Philip’s death ‘like someone took him by the hand and off he went’ – Sophie Wessex
The Duke of Edinburgh’s death was so peaceful “it was like someone took him by the hand and off he went”, the Countess of Wessex said.
Speaking to well wishers after leaving a church service at the Royal Chapel of All Saints at Royal Lodge in Windsor on Sunday, Sophie said Philip’s passing was “right for him”.
“It’s such a shock but at the same time you know it’s going to happen but when it happens it’s just this massive, massive hole,” she said.
“It was right for him and it was so gentle, it was just like someone took him by the hand and off he went.
“It was very, very peaceful and that’s all you want for somebody, isn’t it?”
Sophie added: “So I think it is so much easier for the person that goes than the people who are left behind.
“We are all sitting here looking at each other going ‘this is awful’.
“But equally, look at all the tributes.
“It’s just amazing.”
She shared a joke about the manicured lawn of the church yard.
Pointing to the sky, Sophie said: “Well we know if (staff) had not done such a great job, there is one person who would have noticed!”
She was accompanied to the service by the Earl of Wessex and their daughter Lady Louise Windsor.
The couple told reporters the Queen is “thinking of others” before herself as she comes to terms with the loss of her husband of 73 years, the Countess of Wessex has said.
Edward added that his mother was “bearing up” and the royal family appreciated “the wave of affection” for the Duke of Edinburgh from the public since his death was announced on Friday.
The earl said: “That wave of affection for him and just those lovely stories.
“They just mean so much and the tributes have been just fantastic.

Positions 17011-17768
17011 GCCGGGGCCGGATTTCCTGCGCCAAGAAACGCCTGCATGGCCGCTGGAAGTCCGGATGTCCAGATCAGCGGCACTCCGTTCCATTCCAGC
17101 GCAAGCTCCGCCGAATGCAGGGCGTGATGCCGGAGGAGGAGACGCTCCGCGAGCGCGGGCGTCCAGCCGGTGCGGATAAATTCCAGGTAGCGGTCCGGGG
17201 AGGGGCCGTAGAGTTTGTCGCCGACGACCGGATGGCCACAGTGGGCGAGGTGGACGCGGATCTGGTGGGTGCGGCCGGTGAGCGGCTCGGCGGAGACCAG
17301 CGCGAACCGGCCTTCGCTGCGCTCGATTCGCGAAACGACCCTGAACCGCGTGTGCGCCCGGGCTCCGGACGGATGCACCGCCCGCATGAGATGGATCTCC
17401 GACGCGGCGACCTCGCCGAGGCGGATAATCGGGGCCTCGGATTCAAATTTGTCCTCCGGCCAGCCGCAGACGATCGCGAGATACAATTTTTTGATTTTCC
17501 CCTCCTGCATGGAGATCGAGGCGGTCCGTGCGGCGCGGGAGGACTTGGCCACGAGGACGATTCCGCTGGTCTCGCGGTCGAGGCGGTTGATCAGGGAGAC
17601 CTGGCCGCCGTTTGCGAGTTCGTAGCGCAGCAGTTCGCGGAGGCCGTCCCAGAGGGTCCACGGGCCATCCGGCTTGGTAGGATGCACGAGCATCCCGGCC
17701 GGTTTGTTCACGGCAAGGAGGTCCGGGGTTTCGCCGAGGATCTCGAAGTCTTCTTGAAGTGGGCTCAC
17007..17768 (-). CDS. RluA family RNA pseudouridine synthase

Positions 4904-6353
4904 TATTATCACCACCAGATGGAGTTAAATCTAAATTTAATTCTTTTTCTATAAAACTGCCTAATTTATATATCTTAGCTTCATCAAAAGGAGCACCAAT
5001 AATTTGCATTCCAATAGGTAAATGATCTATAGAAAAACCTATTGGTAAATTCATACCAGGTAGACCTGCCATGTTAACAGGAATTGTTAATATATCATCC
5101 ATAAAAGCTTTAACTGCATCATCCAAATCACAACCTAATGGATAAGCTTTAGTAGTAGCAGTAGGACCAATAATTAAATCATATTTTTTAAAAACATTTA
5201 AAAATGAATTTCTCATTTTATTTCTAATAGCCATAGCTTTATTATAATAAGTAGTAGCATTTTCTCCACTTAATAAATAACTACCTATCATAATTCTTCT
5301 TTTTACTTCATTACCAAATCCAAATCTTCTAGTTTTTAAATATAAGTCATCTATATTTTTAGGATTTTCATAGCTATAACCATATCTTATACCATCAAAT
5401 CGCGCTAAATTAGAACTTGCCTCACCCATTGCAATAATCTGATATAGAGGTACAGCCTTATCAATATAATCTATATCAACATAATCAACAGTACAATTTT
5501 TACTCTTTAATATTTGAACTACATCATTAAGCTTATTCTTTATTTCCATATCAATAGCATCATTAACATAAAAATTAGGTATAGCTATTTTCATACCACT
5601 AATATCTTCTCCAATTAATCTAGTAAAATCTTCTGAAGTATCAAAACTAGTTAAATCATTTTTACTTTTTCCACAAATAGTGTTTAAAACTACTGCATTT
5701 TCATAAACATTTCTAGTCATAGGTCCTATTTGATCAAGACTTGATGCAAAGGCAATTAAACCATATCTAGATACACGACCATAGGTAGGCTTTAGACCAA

“That’s really, really important and we really do appreciate it.”
Referring to the warm wishes that have poured in from around the world, Sophie said it had been “so lovely for so many people to learn about what he did”.
She added: “I just think quite a lot of things that have come out will have surprised some people and how intrinsic he was to every element of society, if you look at it.”
Edward, the Queen and Philip’s youngest child, said his father’s death had been “a terrible shock” but had revealed how much the duke meant “to so many other people”.
“It’s been a bit of a shock. However much one tries to prepare oneself for something like this it’s still a dreadful shock,” he said.
It just goes to show, he might have been our father, grandfather, father-in-law, but he meant so much to so many other people
“And we’re still trying to come to terms with that.
“And it’s very, very sad.
“But I have to say that the extraordinary tribute and the memories that everybody has had and been willing to share has been so fantastic.
“And it just goes to show, he might have been our father, grandfather, father-in-law, but he meant so much to so many other people.
“That outpouring from all over the world (is) very much appreciated, so thank you.”
Sophie said her father-in-law always had time for the people working on the royal estates.
She said: “He always exchanged words with everybody because it didn’t matter what anybody was doing in and around the estate here (at Windsor) and everywhere else, they all meant a lot to him and he always took a very personal interest in everything that they were doing.
“So they all have got stories to tell and most of them are quite funny as well.”
The couple recalled some of the scrapes Philip got into while carriage driving around the Windsor estate.
Smiling, Sophie said Philip had been “pulled out of a few ditches here I seem to remember as well”.
Laughing, Edward said: “In the early days, yes, he used to have a few problems.”
Sophie added: “More recently too.”
Philip took up carriage driving after being forced to retire from polo in 1971 due to a wrist injury.
He was driving competitively just two years later and would go on to teach Sophie, while Lady Louise is also a keen participant.
The sport can be dangerous and Philip had what he dubbed his own “annus horribilis” in 1994 with “no less than eight disasters”.
Edward said: “He means so much to so many people here, and it’s the same for those who lived and worked at Balmoral and Sandringham.
“For all those past and present.
“They’ve all had their own personal memories and stories.
“Our hearts go out to all of them as well.”